Encouraged by the move to a different server and the wider launch of ePortfolio in Fall 2016, however, my in the Spring 2017 Methods section created and maintained an ePortfolio throughout the course. Thanks to faculty development work around ways to use the ePortfolio, I adapted my approach to Methods, in particular by requiring project framing statements and end-of-year-reflective statements. Although I recognize that we have work to do to more fully embed ePortfolio in the major, I also see a viable way forward, and some students do as well.

For me, the value of ePortfolio lies in the opportunity it gives students

  • To see their work holistically,
  • To draw connections between low-stakes, informal writing and their big projects,
  • To construct an intellectual identity out of their various courses, and
  • To see that construction as being itself an active, creative process, a practice of collection, selection, and reflection.

Jennifer Gennaco

Jennifer Gennaco image.

I have chosen to incorporate ePortfolio into my English Composition classes because I believe it helps students take greater ownership in their learning, and it builds their digital skill set. I first embraced ePortfolio in 2016 when I was teaching College Reading and Writing because the course was designed to incorporate ePortfolio. At first, I did not understand the value of ePortfolio. I looked at it as electronic storage for student writing. I thought it would be fun for students to add a few personalized details, such as pictures and reflections of their learning, which would not have been possible using Blackboard. Then, after watching the ways that ePortfolio inspired students to embrace the space as their own and by looking at the ePortfolios of my colleagues’ students, I started rethinking the purpose of ePortfolio. Students added content and pictures as well as links and graphics to make it their space.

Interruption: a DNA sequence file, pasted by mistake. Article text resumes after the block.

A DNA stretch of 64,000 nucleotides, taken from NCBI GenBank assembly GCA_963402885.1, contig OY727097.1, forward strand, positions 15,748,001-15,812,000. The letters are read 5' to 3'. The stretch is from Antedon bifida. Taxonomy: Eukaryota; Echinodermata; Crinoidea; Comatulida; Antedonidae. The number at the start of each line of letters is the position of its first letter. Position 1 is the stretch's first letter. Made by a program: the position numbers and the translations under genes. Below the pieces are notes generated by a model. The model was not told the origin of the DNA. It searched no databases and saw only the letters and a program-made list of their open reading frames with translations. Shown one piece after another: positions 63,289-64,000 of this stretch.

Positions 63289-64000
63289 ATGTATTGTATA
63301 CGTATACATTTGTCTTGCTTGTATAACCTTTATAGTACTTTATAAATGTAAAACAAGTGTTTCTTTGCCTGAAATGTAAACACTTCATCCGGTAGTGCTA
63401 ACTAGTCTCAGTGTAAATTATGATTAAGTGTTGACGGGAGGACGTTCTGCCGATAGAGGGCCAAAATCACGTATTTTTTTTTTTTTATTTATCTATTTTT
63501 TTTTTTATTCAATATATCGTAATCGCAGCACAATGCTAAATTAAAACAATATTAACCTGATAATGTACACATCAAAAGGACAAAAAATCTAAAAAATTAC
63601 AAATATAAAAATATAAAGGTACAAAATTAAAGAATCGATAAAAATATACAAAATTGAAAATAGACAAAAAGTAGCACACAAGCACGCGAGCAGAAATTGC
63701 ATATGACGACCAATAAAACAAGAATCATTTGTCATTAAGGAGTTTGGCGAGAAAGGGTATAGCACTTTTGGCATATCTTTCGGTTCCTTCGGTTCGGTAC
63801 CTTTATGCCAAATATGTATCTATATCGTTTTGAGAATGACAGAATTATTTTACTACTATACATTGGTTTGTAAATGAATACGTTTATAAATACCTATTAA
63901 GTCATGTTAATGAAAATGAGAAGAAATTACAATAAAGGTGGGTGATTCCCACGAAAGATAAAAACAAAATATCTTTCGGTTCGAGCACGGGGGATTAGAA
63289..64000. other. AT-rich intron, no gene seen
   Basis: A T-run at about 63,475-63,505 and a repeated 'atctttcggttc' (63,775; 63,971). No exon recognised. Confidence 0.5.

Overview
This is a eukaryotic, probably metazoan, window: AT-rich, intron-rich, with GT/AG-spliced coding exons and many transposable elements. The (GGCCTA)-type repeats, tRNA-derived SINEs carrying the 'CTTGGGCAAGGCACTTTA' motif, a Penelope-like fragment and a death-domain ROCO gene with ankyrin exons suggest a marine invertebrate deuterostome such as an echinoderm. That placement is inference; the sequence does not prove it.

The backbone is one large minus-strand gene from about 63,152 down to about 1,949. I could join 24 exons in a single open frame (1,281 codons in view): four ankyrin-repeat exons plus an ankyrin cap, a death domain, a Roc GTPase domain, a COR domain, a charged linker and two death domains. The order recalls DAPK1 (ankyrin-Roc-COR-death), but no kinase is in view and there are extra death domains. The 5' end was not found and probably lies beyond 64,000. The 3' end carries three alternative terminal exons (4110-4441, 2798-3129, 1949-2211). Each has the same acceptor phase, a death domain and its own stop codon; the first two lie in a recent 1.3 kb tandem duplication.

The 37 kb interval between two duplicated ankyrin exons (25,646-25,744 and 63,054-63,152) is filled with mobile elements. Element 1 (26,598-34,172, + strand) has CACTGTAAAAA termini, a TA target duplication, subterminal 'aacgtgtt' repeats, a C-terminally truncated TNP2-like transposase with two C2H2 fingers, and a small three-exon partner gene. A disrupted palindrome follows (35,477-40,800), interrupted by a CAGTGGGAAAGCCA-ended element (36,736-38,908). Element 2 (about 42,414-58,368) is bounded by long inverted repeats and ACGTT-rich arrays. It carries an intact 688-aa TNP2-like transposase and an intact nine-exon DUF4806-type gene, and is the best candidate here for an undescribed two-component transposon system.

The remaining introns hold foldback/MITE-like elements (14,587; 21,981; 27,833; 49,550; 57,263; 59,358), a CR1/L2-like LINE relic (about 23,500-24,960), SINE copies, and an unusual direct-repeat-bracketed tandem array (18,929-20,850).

Without dedicating much instructional class time, I could require students to share examples of their annotation methods and hand-written pre-writing, allowing for a greater breadth of student work for class discussion and the opportunity for me to preview and sometimes respond to the work before we met as a class. Students also took their posts more seriously since they knew that anyone (not just those in their section of the course) might see their work. With some prompting,  students even started linking their work from other courses, making ePortfolio a place that would reflect their UNE experience, year by year. I decided that all of my UNE first-year students should be given the same opportunity. 

In addition to ePortfolio’s benefit to students, the use of ePortfolio has inspired me to develop my teaching practice.  Since I teach mainly hybrid sections of the course, ePortfolio is a natural match. Students are aware that they will be using digital learning tools and spaces, such as discussion boards, and I regularly incorporate digital media into the course content. As I continued to use ePortfolio in my courses, I also began experimenting more with the structure of the ePortfolio, opting to organize by learning objective rather than project, for example. This allowed for frequent discussion about assignments and their associated learning objectives. I also began incorporating digital projects, knowing they could be shared and later archived as students progressed through their UNE courses. My hope is that students will look back at these early posts, projects, and writing samples and recognize their growth.